This Lil Piglet

An Interview With Michelle Lefler – Wheels for Change

Kraft Canada is excited to tell you that the doors of the Cadbury Bicycle Factory are open for the third year in a row! I thought this might be of interest to you as it’s an inspirational story about two Canadians who traveled to Ghana to hand-deliver bikes for a good cause.

To celebrate the return of bike season –The Cadbury Bicycle Factory is in full swing!  Running for a limited time, the program lets Canadians help build bikes for children living in rural Ghana. For Canadians, bikes mean warmer weather, exercise and fun – but for these children, bikes mean access to education and a chance for a brighter future.

Also, feel free to spread the word about the Cadbury Bicycle Factory by tweeting us @bicyclefactory, using the hashtag #thebicyclefactory, or becoming a fan on Facebook at . Our documentary, Wheels of Change, is now online at
About The Bicycle Factory

Running for a limited time, Canadians are able to purchase participating Cadbury products and upload the UPC to Each UPC code equals one virtual bike part. For every 100 parts donated, one real bike is created and delivered to communities in Ghana.  These bikes represent the opportunity to travel to school safely, they can also act as an ambulance, water delivery vehicle and much more.

I interviewed Michelle Lefler from Kraft Foods about her trip to the Cadbury Bicycle Factory and here is what she had to say:
1.  What was the driving force behind your involvement of the delivery of 4,000 bikes to Ghana?  Why was it so important for you to become involved on a personal level?
Cadbury has a long standing commitment of giving back to our cocoa growing communities. Over a century ago, the Cadbury brothers began sourcing cocoa from Ghana, West Africa, and in that time we have established programs that focus on improving economic, sustainable and environmental practices.  The Bicycle Factory program was designed with these communities in mind, with a specific objective of improving access to health care, education and business opportunities.
Since The Bicycle Factory program was created in 2009, I have been incredibly proud to be a part of making this impact on the lives of children and communities in Ghana. It was an honour to join the group earlier this year and to witness the delivery of those bicycles.
2.  Where there any sacrifices in your own life that you had to make in order to join this cause?
No, attending the trip was an absolute honour.
3.  What was your first impression and reaction once you arrived at your destination?
I was pleasantly amazed at the gracious hospitality of the Ghanian people and the beauty of the women and children. I felt incredibly proud to bring change to the communities we were visiting. It was also very special for me to finally witness the Ghanian life after supporting The Bicycle Factory for so many years.
4.  How were you greeted by the community of Ghana upon your arrival?
The community welcomed us with open arms and went to great lengths to allow us to experience their culture through celebration, dance and ceremony. It was something I’ll never forget.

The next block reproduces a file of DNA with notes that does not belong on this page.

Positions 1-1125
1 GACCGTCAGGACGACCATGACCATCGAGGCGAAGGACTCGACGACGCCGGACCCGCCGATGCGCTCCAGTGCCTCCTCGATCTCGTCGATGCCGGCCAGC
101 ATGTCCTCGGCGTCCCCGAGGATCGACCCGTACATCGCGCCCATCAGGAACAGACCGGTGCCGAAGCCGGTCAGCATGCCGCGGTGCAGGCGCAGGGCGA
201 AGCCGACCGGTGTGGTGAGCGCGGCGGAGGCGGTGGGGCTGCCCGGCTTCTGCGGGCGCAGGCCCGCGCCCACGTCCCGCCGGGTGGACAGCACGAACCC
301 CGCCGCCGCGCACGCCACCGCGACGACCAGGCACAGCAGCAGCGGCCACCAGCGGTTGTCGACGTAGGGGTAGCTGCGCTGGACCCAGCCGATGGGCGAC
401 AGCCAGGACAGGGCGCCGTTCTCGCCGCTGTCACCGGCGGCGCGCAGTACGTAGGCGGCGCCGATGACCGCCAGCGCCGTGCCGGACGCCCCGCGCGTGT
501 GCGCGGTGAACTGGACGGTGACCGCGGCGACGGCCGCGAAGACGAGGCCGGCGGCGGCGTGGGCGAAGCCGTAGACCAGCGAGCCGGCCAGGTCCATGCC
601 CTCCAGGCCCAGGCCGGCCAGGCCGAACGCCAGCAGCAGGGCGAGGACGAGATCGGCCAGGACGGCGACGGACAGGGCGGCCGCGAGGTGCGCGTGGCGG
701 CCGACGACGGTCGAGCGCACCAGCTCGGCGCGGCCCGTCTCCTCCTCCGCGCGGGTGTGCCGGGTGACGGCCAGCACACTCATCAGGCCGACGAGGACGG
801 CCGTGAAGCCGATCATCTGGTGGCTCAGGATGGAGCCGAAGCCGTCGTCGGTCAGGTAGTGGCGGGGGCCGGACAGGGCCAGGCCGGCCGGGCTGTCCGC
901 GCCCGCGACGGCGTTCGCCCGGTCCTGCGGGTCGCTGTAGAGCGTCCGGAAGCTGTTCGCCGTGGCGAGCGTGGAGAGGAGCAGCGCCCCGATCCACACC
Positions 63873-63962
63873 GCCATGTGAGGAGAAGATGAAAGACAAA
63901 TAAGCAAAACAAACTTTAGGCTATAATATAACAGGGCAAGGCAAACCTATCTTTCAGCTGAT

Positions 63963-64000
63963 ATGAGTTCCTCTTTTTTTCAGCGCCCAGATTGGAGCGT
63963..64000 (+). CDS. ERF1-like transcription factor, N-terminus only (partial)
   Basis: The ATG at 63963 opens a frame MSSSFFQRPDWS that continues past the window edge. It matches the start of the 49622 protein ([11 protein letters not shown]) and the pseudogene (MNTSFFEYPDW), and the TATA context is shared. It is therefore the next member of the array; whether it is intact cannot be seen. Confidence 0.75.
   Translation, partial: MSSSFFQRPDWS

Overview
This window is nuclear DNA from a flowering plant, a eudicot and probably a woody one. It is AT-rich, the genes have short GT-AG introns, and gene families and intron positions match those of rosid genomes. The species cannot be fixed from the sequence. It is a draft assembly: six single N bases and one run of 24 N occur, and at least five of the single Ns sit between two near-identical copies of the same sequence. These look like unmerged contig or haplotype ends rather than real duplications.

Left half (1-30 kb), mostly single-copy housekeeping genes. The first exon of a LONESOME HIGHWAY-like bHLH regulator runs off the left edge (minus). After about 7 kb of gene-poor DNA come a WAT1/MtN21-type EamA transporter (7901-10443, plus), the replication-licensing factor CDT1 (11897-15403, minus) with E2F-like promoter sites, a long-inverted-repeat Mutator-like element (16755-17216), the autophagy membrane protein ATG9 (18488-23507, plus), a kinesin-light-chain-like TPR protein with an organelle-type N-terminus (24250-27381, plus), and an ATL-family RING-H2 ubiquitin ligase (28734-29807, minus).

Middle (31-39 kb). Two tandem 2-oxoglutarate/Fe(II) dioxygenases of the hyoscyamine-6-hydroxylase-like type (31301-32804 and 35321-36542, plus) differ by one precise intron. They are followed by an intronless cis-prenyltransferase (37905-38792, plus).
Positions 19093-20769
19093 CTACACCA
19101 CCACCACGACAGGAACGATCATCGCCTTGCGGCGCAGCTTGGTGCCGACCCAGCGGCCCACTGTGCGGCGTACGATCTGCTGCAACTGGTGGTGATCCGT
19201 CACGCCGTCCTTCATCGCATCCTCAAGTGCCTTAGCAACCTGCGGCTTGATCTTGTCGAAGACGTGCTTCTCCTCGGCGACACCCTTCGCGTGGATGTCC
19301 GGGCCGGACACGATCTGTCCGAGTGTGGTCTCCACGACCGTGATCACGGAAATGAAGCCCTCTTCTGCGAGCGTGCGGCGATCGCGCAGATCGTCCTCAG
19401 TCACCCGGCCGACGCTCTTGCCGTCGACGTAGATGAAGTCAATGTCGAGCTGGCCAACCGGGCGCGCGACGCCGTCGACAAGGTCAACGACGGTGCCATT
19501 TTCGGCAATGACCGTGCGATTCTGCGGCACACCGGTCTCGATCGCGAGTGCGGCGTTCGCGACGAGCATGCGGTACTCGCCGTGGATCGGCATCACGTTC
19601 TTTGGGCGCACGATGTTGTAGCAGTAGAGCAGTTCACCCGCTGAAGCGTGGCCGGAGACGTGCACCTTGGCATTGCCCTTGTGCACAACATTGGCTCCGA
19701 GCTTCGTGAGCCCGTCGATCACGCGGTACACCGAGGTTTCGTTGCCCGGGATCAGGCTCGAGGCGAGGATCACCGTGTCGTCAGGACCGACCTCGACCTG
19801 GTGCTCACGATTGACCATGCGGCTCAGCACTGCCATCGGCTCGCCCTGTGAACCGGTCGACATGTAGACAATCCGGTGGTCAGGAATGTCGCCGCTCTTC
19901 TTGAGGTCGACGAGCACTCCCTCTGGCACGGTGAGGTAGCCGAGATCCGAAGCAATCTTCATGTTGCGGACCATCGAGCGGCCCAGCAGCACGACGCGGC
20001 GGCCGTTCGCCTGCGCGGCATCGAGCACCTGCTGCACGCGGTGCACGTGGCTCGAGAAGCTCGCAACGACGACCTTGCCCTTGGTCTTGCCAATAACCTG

5.  What is everyday life like for the people of Ghana?
In the communities I visited, the main industry is cocoa. As a world class producer of cocoa, the enterprise is growing, including the rise of Fair Trade cooperatives which abide by the same principles as Cadbury’s signature Cadbury Cocoa Partnership.
6.  What does the Wheels for Change program mean for the people of Ghana?
The Bicycle Factory program brings improved mobility to children, who then have greater access to education and a brighter future. All thanks to the bicycle.
7.  If there was one thing that stood out in your mind of your experience delivering these bikes to Ghana, what would it be?
That we, as Canadians, are lucky. We take access to school, health care, clean water for granted. But that it’s so simple to bring this kind of access to someone else.  

8. How can other Canadians get involved with the Cadbury Bicycle Factory in the Wheels for Change program?
Until July 31st, 2011, Canadians can simply log onto and enter the UPC code from any participating Cadbury product including chocolate bar favourites such as Caramilk and Dairy Milk and great brands like Toblerone, Côte d’Or, Trident, Dentyne, Stride, Maynards candies and HALLS. One UPC code entered on the site equals one virtual bicycle part and it takes 100 virtual parts to create one actual bicycle. But Fair Trade Certified Cadbury Dairy Milk bars are equivalent to two virtual bike parts, helping to build twice as fast!  All entrants will be qualified to win a trip to Ghana for an experience of a lifetime as they’ll be invited to join the 2012 delivery of bicycles!
There are only a few weeks left until The Bicycle Factory closes its doors and we are counting on Canadians for their support! For a limited time, Canadians can also win a free Trident gum gift pack by going to the Facebook page and entering 5 unique UPC codes. Good luck!
Please note that “Wheels for Change” is the name of the documentary produced to show the impact of The Bicycle Factory delivery in its inaugural year in 2009. The entire documentary is available online at

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